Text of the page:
Lowering the cost to produce and mail transactional customer communications has always been a focus for in-plant and outsource print/mail service providers. Finding ways to reduce postage and production expenses can be an obsession and an outsource print/mail service provider’s sales pitch almost always leads with cost savings. Trimming print and mail costs is still part of the goal, but to generate real savings for your internal and external clients you must find ways to make documents more useful for the recipients and beneficial to the senders.
I’m not saying you should stop upgrading your print/mail equipment. Plenty of operations can still improve productivity and reduce errors by adding item tracking and job management hardware and software to their document workflows, or replacing equipment that’s past its prime. But once you’ve implemented the obvious cost-saving measures, I’m not convinced that further efforts to trim expenses in document operations always yields enough benefit to impress your customers.
For in-plants and print/mail service providers, document improvements that offer benefits like increased customer retention, boosted upsells, or reduced calls to their customer service departments are attractive. Gains in these areas will outweigh small per-piece postal or production cost savings.
Planning for the Future
The mailing business is going to change. It doesn’t take a fortune teller to foresee a future where the documents we send, the people we send them to, and the amount of mail we produce will differ from what we do today. Companies are expecting a lot more from their investments in mail than in the past, and it’s up to print/mail service providers to help make sure they get it.
Once your print/mail center starts talking about ways to add value to the documents, your clients will pay attention. We in the document production business tend to concentrate on the process. Clients like saving money on print/mail production, but It’s easy to forget they are mostly interested in achieving their business objectives. A print/mail company that focuses on what their clients really want is less vulnerable to a competitor who may offer nothing more than a slightly lower production or postage rate.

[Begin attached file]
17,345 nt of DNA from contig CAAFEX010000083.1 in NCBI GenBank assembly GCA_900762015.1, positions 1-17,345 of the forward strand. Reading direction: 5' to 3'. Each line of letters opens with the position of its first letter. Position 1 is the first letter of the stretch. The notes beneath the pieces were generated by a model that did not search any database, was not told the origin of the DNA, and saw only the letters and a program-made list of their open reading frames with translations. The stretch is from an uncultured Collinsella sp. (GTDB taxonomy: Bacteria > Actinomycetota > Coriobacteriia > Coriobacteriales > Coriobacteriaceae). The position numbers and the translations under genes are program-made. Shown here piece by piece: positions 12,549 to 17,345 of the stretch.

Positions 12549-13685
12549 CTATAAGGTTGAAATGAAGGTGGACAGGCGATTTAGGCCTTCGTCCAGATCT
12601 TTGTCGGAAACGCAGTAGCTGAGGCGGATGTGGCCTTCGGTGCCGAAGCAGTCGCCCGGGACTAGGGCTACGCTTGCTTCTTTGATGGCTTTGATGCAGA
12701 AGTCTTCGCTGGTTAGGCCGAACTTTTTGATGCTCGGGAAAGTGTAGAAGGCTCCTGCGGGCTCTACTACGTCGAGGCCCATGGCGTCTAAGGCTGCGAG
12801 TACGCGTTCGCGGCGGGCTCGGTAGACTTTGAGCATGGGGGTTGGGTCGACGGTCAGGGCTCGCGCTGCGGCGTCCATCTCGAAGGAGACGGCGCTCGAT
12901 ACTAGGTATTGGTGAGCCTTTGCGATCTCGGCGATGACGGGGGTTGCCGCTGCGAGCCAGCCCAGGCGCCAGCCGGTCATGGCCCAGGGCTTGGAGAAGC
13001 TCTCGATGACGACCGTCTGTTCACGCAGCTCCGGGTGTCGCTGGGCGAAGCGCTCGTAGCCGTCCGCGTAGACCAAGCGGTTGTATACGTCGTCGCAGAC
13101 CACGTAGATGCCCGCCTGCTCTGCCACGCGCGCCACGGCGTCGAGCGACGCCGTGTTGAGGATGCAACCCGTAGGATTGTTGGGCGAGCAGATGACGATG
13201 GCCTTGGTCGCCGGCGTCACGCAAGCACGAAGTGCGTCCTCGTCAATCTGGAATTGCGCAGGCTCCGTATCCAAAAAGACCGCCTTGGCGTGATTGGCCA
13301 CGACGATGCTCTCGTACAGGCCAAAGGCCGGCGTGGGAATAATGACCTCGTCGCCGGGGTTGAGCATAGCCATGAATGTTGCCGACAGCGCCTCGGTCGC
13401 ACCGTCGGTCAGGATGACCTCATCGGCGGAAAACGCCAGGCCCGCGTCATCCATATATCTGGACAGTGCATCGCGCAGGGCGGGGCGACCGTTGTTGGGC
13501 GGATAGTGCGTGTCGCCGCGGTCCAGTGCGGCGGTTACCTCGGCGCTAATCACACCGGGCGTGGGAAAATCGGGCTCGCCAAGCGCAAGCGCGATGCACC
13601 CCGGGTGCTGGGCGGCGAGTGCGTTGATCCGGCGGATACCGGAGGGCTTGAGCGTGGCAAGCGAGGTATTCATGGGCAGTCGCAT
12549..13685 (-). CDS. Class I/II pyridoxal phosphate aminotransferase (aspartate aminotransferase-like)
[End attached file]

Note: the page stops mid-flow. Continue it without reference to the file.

Document Improvement Ideas
So where do you start? How do you know what customer communications improvements to recommend?
Obviously, before you can suggest changes that help clients or internal departments meet their goals, you must know what they are. In-plant print/mail operations people and document designers may be able to speak directly to the departments they serve. For print/mail service providers, your account managers or sales people will probably conduct these conversations. The client representatives who can best articulate their organization’s goals are probably different from the primary contacts with whom they have traditionally worked, so meeting with these decision-makers is critical.
Once you’re clear on what your clients want to achieve, then inspect the documents you’re sending on their behalf. Look for opportunities such as ways to rearrange the data, add graphical elements, include reference links to self-service portals, or add dynamic messaging aimed at an audience of one.
Operations should definitely be involved in document re-design discussions. You don’t want designers or marketing people to create documents difficult to produce with your high volume document production workflow. I recall a client that improved the readability of their documents by adding elements and white space, but in doing so, added a page to every single transactional document. Had the organization implemented the new design, the resulting daily page count would have exceeded the organization’s maximum capacity for all their printers running non-stop twenty-four hours a day!
Service providers and in-plant operations don’t always compose the pages they print. Legacy document applications or third party software may be locked down and can’t be modified. But that doesn’t mean document operations can’t make document layout improvements. Post-composition document re-engineering software is available for this purpose, making it possible to add value to the documents without touching the original applications.
I suspect that most print and mail operations have already trimmed their postage costs as much as possible and they’ve shaved the fat from their document operations workflows. Spending time and money to implement further production cost reductions probably won’t yield enough savings to make a significant difference. Instead, place a greater emphasis on making the mail better by improving the documents. Concentrating on the value of documents is more likely to contribute to long-term growth than focusing only on postage savings and other operational cost reduction strategies.
Mike Porter at Print/Mail Consultants creates content for the document industry and helps document operations build and implement strategies for future growth and competitiveness. Learn more about his services at www.printmailconsultants.com and www.pmccontentservices.com. Follow @PMCmike on Twitter, or send him a connection request on LinkedIn.